Editor’s note: For Hawaii’s Aug. 13 Primary Election, Civil Beat asked candidates to answer some questions about where they stand on various issues and what their priorities will be if elected.

The following came from Chase Nomura, Democratic candidate for state House District 13, which includes Molokai, Lanai, Kahoolawe, Kahului, Paia, Haiku, Peahi, Keanae, Wailua, Kaeleku, Hana, Puuiki, Kipahulu and Kaupo. The other Democratic candidates are Linda Clark and Mahina Poepoe.

Go to Civil Beat’s Election Guide for general information, and check out other candidates on the Primary Election Ballot.

Candidate for State House District 13

Chase Nomura
Party Democratic
Age 28
Occupation Executive director, Maui County Workforce Development Board
Residence Haiku, Maui

Website

Community organizations/prior offices held

Kamehameha Schools Alumni Association; Returned Peace Corps Volunteers of Hawaii; Hawaiian Islands Land Trust; Kupu youth empowerment organization; Maui Matsuri/Obon festival; Hawaii Youth Conservation Corps; Maui Nui Botanical Garden; Protect Kahoolawe ʻOhana.

1. What is the biggest issue facing your district, and what would you do about it?

Despite sharing common challenges and characteristics among its people, each island has its own share of unique problems. Many issues in District 13 also mirror that of the county as a whole — overtourism, lack of livable wages, climate change, coastal erosion, invasive species, agriculture, food security and the economy in general.

My priorities in the Legislature would focus on addressing the current workforce shortage, improving our public school system and preserving our natural environment. This could be done by finding creative ways to address the cost of living such as supporting living wage legislation, and creating new jobs by merging industries and diversifying the economy. I would also work on improving the procurement process to address the notorious maintenance and facilities backlog that holds up repairs and improvements of our educational institutions.

While Hawaii is leading the nation in a lot of areas of environmental and natural resource management, we could be doing much more. I would seek legislation that would bring local hunters, state and county officials, and members of the community together to formalize a process that would not only address the management, but also the commercial, educational and workforce opportunities.

2. Many people have talked about diversifying the local economy for many years now, and yet Hawaii is still heavily reliant on tourism. What, if anything, should be done differently about tourism and the economy?

Diversifying industries is about bringing them together in a way that they become interdependent and strengthened by their connection, in the same way that strands of ti leaves are stronger when they are twisted and braided together. Many residents have reported their concerns to me about the future of tourism and its often disruptive nature to our local communities.

The conflict here lies in the fact that we are heavily dependent on tourism. Many of us know at least one person that works in this industry and if we completely shut down tourism, then they would lose their jobs and that will hurt a lot of our working families.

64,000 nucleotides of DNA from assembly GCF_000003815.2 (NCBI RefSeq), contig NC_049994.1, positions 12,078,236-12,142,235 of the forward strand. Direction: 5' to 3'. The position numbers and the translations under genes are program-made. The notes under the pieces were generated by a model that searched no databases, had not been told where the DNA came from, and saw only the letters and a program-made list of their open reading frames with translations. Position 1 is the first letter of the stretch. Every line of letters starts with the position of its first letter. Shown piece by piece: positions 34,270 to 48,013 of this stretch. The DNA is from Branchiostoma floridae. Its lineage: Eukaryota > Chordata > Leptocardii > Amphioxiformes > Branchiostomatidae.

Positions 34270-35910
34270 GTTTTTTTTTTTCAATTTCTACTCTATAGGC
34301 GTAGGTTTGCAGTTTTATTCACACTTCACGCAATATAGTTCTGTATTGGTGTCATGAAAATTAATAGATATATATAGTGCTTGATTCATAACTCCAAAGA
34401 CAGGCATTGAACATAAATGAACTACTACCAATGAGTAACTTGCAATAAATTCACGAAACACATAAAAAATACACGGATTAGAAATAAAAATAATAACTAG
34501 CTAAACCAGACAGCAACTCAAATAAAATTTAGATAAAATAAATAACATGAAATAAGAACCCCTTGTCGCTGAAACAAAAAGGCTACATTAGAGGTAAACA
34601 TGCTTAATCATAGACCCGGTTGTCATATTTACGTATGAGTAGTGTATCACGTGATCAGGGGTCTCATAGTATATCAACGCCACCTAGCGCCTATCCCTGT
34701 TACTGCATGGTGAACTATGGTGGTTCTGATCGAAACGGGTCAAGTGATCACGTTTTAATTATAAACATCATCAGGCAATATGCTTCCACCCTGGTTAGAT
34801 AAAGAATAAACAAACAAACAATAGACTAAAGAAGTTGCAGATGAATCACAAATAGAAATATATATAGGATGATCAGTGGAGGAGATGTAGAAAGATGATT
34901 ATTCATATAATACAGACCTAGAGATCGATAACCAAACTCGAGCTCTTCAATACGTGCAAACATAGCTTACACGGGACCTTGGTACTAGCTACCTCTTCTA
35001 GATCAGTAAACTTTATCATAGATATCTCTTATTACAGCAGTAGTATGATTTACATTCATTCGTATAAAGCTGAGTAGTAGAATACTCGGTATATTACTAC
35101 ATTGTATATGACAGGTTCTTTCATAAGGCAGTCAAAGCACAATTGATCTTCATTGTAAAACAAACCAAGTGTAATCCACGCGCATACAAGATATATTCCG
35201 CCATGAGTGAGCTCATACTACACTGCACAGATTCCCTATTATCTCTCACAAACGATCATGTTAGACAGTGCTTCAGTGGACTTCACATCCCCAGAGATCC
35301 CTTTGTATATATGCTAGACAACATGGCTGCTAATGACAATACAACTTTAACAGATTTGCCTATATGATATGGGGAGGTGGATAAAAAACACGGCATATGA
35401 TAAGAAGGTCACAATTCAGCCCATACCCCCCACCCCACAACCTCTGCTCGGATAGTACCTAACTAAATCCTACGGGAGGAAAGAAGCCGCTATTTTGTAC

I support a stronger destination management plan that:

— Includes a policy that does not cause large job displacement in our communities.

— Educates and teaches visitors about our environment and culture in a meaningful way.

— Manages the flow and capacity of tourism on Maui, Molokai and Lanai. We can change the way we look at tourism and its role in the local economy. I believe that there are many new jobs that have yet to be created and we can pivot to new industries.

3. An estimated 60% of Hawaii residents are struggling to get by, a problem that reaches far beyond low income and into the middle class, which is disappearing. What ideas do you have to help the middle class and working families who are finding it hard to continue to live here?

I would be a champion for maintaining and expanding social safety nets especially for our most vulnerable populations, children and our kupuna. I would also support strengthening outreach operations that help connect these populations in need to the necessary resources. With that being said, I also believe it is important to continue to provide and solicit grant opportunities for our partners in the community.

We must strive toward a higher wage for Hawaii’s working families that would help address the cost of living and help keep our Hawaii families from moving away to areas that are more attractive economically. I also support more focused workforce housing programs throughout the state. Specifically I would work to connect the community with resources that are readily available and to resources that they might not be aware of yet. I support programs where families can go to and ask for help with job searching, food assistance, housing assistance, and many other free services available through federal and state funded programs.

4. Hawaii has the most lopsided Legislature in the country, with only one Republican in the Senate and only four in the House. How would you ensure there is an open exchange of ideas, transparency and accountability for decisions? What do you see as the consequences of one-party control, and how would you address that?

Regardless of party affiliation, I believe that it is important to facilitate new ideas from multiple perspectives. As someone who always lends an open ear to the people that I talk to, I like hearing diverse stances on issues that affect us all as it helps craft legislation that holistically addresses the issue at hand.